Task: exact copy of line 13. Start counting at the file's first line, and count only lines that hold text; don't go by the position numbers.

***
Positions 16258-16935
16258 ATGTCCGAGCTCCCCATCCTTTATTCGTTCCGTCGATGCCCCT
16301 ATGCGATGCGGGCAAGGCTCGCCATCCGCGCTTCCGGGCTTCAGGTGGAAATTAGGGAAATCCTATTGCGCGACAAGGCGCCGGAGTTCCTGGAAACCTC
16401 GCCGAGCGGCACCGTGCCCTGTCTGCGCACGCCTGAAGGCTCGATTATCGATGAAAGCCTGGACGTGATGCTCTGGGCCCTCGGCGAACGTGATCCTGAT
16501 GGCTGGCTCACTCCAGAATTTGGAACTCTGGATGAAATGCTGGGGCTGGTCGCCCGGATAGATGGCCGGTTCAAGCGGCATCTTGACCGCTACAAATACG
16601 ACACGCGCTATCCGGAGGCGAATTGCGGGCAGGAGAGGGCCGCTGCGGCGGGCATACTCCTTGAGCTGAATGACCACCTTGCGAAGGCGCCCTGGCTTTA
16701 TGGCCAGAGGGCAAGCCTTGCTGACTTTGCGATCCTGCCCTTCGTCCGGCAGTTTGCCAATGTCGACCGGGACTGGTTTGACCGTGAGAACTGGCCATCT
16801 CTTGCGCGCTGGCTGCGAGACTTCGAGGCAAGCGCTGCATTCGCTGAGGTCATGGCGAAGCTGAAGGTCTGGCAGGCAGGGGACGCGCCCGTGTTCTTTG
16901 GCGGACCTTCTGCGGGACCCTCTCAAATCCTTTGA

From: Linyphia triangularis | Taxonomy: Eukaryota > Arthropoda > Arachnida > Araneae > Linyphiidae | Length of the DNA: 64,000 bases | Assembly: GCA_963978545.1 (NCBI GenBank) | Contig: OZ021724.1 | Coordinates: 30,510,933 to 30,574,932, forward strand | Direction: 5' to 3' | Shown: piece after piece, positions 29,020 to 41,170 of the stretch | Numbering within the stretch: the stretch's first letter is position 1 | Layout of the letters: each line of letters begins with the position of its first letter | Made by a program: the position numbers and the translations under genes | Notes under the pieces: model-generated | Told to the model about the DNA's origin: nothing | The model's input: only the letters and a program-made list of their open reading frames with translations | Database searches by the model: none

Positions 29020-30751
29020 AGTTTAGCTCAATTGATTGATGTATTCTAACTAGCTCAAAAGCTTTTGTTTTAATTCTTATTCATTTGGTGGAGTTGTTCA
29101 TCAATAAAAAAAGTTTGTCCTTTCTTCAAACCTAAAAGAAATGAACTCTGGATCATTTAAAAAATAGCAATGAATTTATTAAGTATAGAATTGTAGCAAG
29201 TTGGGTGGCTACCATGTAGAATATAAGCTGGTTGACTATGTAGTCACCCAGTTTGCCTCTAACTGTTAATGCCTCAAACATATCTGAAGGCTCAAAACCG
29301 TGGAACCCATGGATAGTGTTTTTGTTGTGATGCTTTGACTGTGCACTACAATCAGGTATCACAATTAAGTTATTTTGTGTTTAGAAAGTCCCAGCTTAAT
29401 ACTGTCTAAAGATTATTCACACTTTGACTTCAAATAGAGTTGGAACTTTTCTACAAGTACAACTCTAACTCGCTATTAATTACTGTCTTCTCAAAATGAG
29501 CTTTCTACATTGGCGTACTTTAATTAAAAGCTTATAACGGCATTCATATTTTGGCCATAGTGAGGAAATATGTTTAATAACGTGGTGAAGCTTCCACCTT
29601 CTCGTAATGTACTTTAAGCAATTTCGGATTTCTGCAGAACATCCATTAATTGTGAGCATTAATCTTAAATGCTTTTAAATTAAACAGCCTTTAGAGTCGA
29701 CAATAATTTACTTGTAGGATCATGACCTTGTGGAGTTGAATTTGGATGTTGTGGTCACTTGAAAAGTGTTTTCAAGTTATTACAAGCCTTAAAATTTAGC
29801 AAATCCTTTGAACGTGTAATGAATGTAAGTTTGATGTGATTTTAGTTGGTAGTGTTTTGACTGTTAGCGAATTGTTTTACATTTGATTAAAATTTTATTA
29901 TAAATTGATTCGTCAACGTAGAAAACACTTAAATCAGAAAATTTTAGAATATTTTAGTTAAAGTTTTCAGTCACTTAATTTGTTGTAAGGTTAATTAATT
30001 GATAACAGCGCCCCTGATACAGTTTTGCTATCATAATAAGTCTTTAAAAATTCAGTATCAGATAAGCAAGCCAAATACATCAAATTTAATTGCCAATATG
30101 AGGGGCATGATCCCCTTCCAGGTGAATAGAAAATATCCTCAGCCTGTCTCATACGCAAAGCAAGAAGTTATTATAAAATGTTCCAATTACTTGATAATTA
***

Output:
29101 TCAATAAAAAAAGTTTGTCCTTTCTTCAAACCTAAAAGAAATGAACTCTGGATCATTTAAAAAATAGCAATGAATTTATTAAGTATAGAATTGTAGCAAG